Northern Ireland and the European Union

The dynamics of a changing relationship

Author: Mary C. Murphy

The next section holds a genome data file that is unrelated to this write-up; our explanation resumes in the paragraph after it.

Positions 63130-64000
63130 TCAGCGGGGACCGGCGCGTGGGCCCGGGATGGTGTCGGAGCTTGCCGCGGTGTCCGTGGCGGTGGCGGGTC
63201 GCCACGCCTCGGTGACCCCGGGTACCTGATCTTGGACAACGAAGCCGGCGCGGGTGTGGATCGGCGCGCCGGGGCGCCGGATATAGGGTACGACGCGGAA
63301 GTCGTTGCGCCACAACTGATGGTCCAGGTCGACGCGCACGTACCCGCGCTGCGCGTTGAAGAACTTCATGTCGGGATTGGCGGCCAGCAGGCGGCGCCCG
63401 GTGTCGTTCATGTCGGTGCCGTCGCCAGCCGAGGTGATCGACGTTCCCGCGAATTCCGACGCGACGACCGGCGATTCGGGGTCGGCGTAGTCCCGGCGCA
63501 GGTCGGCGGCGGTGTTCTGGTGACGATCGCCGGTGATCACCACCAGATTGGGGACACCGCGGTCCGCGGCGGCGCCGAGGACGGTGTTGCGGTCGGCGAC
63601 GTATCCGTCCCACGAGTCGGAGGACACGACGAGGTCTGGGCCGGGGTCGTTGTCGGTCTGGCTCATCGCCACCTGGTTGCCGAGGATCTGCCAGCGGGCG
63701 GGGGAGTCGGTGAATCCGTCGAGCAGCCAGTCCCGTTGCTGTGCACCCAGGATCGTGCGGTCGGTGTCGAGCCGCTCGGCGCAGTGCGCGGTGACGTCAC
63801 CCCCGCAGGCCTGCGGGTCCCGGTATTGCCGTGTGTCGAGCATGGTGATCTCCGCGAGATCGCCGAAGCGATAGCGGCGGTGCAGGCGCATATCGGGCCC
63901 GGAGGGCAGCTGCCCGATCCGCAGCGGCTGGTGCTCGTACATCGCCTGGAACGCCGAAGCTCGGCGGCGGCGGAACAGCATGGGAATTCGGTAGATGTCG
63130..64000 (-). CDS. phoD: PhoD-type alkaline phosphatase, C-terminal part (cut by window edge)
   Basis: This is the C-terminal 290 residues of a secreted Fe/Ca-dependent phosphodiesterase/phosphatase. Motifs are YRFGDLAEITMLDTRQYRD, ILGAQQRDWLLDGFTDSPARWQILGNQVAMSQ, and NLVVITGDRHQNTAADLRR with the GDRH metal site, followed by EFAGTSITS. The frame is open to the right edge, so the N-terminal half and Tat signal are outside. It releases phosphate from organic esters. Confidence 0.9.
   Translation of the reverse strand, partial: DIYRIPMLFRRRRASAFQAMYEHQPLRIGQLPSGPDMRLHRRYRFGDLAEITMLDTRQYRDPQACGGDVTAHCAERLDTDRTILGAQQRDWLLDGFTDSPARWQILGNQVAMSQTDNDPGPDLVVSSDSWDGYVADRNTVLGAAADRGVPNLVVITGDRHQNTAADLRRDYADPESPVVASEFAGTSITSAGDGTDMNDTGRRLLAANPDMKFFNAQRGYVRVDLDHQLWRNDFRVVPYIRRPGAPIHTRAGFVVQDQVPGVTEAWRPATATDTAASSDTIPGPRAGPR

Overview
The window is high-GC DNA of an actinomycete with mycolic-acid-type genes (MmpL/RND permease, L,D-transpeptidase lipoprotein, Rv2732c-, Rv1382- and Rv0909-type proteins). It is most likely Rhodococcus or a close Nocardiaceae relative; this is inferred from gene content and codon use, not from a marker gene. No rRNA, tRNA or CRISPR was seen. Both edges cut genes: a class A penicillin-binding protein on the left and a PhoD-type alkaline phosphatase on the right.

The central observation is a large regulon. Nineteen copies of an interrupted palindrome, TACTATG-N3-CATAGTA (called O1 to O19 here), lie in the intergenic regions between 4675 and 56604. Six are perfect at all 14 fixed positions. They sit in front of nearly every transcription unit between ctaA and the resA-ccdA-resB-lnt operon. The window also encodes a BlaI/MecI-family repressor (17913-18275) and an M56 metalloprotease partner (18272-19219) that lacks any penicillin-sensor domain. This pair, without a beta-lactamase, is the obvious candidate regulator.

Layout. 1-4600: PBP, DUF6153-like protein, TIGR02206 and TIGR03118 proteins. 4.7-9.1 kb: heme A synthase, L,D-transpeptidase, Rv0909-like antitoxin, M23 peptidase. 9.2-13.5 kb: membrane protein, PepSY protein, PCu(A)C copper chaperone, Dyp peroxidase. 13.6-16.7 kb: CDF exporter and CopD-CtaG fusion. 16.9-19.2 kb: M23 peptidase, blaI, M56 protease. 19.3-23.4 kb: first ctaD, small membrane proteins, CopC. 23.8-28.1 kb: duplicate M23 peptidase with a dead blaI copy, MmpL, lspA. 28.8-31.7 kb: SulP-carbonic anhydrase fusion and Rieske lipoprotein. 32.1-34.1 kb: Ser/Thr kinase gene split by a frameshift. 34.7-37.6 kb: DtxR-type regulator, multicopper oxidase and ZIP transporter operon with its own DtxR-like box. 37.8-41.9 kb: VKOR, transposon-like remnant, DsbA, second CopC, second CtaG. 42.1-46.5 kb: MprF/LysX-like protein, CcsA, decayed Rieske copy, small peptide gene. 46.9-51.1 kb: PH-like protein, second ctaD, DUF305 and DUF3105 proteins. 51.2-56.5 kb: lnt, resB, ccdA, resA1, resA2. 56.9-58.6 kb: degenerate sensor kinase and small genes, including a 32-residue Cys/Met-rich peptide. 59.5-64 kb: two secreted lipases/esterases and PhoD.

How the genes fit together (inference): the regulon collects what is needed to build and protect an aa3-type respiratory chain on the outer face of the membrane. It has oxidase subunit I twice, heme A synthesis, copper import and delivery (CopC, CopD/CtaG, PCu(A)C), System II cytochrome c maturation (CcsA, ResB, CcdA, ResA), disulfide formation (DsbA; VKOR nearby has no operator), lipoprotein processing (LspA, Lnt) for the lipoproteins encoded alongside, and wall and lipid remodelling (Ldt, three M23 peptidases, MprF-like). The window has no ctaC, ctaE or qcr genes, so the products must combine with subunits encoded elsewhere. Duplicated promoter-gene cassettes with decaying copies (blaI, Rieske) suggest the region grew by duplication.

This unique book breaks new ground in engaging the study of Northern Ireland politics directly with broader debates about European integration and European governance. The text offers the most comprehensive coverage to date of the institutional development of Northern Ireland following the UK government’s devolution programme and Northern Ireland’s development as an autonomous policy actor in Europe. This study marshals evidence from Northern Ireland’s relationship with the European Union (EU) during the contemporary era of devolved power. Uniquely, it does not treat Northern Ireland as a sui generis case-study, but as a region facing the same challenges as many other parts of Europe. This distinctive approach is a key strength of the book. It is a fresh and novel means of studying the EU and produces new and compelling conclusions with broad appeal and application. The text argues that in Northern Ireland, a series of national and regional constraints, complexities and divisions limit the application of the multi-level governance (MLG) model. The distinction between state and civil society in Northern Ireland has become less, rather than more blurred, and has shifted in the direction of the former. The author questions the synergy between devolution and the EU and queries the existence of new forms of ‘governance’. This is a contribution of both immense substance and considerable importance and will appeal to scholars from a diverse range of social science disciplines. It is essential reading for students and scholars of contemporary Northern Ireland politics, EU governance, European regions and conflict studies.

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